Millennials (those born between 1982-2001) are beginning to come of age, and Baby Boomers (those born between 1945-1964) are entering the next phase of their lives and spending patterns.
“Millennials clearly present significant challenges, and food makers and traditional grocery retailers need to start making changes now to address the emerging needs of this demographic group, as in many ways we’re just in the second inning of this ball game,” said Scott Mushkin, managing director and senior equity research analyst for food and drug retailing and packaged food at Jefferies.
This group appears much more open to branching out from traditional grocery stores and into other channels, such as convenience stores, club stores and mass merchandisers, for food purchases, per the report.
According to the U.S. Census Bureau, Millennials over the age of 25 (the age at which income and household formation typically accelerate) will make up roughly 19% of the U.S. population by 2020, up from just over 5% in 2010. These 64 million Millennials will see a significant spending-power increase in the coming years, as the median income for those households is expected to jump to more than $45,000 from just over $28,000. In fact, the study shows that food-at-home spending by Millennials is set to jump by $50 billion annually through 2020.
David Garfield, managing director at AlixPartners and head of the firm’s consumer products practice, noted, “Convenience is king with Millennials: They expect to get what they want, when and where they want it, and they know they have options for both products and retailers. The emphasis on convenience represents a dramatic shift from Baby Boomers’ priorities, and it also presents big challenges—and opportunities—for companies in the food industry.”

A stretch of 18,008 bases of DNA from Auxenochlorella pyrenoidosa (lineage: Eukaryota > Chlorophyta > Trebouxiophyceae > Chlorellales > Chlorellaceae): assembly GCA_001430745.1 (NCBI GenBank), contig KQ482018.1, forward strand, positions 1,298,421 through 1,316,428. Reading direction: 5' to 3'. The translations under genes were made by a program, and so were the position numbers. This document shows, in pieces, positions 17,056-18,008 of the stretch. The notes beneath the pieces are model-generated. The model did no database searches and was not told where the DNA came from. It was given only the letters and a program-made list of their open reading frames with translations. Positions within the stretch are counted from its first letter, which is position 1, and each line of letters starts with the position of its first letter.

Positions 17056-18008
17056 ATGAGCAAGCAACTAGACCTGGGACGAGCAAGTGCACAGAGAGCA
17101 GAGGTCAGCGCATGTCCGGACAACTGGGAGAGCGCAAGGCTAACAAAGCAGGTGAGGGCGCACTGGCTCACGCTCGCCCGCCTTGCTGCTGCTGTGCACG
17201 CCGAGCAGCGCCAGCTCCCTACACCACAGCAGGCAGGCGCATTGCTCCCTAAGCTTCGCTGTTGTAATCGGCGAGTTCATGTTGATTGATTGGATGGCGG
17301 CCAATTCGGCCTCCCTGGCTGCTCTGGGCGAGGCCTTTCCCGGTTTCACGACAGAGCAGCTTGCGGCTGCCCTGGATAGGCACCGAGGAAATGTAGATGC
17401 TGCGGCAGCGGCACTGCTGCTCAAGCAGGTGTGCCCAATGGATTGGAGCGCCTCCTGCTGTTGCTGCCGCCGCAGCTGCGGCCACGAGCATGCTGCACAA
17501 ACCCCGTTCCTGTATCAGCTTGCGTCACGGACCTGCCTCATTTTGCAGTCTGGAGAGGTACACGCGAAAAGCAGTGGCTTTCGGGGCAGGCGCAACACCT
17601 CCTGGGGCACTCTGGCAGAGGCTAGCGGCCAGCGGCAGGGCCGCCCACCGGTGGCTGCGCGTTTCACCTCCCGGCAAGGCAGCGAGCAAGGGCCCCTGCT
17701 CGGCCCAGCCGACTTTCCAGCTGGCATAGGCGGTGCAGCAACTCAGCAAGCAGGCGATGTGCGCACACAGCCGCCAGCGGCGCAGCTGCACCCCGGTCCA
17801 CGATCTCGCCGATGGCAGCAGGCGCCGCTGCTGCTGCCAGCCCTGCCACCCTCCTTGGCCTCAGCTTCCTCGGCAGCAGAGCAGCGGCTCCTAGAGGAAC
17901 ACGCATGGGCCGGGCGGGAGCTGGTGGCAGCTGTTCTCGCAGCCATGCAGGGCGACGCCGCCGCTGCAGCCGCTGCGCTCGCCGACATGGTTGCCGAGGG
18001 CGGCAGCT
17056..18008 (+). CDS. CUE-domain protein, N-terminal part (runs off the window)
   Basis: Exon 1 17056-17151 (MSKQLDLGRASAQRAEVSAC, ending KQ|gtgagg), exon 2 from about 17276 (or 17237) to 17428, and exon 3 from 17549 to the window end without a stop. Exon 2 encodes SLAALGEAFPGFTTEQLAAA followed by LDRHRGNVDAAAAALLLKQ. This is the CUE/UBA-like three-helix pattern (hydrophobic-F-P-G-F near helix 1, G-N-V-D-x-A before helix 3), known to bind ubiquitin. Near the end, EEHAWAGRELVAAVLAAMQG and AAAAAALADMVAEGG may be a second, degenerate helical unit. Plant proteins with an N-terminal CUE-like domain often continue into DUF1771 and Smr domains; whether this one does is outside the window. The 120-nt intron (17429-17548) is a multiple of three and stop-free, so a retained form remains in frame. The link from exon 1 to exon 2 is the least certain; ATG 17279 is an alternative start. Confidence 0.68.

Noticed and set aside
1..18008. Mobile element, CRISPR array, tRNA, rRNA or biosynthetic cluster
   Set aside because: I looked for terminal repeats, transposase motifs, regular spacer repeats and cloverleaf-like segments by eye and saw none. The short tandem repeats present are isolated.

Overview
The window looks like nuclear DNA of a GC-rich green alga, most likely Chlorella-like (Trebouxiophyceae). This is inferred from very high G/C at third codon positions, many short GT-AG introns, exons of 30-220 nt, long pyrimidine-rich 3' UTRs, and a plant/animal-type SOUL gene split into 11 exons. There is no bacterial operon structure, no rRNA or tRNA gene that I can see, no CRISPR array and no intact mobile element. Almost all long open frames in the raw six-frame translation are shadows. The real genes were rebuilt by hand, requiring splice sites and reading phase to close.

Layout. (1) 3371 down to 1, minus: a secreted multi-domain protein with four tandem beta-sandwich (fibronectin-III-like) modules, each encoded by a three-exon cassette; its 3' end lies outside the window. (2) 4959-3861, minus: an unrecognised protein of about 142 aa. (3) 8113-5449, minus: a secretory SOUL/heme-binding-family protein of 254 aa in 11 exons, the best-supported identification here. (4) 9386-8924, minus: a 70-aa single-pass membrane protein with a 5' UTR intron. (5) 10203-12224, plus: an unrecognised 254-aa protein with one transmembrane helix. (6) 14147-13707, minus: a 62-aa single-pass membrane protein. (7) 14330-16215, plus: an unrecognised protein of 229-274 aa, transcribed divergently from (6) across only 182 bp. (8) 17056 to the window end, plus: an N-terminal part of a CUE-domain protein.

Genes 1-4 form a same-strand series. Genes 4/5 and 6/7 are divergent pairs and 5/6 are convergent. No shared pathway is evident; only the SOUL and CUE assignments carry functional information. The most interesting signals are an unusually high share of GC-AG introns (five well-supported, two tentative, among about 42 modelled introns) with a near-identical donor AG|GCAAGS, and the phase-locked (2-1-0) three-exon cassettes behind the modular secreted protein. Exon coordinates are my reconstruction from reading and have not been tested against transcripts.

This is a group much less loyal to food brand and grocery stores, and much more willing to explore different distribution channels, including online, smartphone shopping, and shopping across different brands and locations (mass merchants, club stores, drugstores, etc.).
The survey found 47% of Millennials believe brands are “extremely” or “somewhat” important in their grocery-purchasing decisions, compared to 61% of Baby Boomers. Among Millennials, 41% of total food spending is at traditional grocers, compared to 50% of Boomers’ total food spending.
At the same time, the influence of Boomers will begin to wane, as the group will represent less than 20% of the U.S. population within the next eight years. The group, as a whole, is also moving out of its peak earning years and into retirement. The report finds Boomers’ at-home food spending could drop by as much as $15 billion per year through 2020.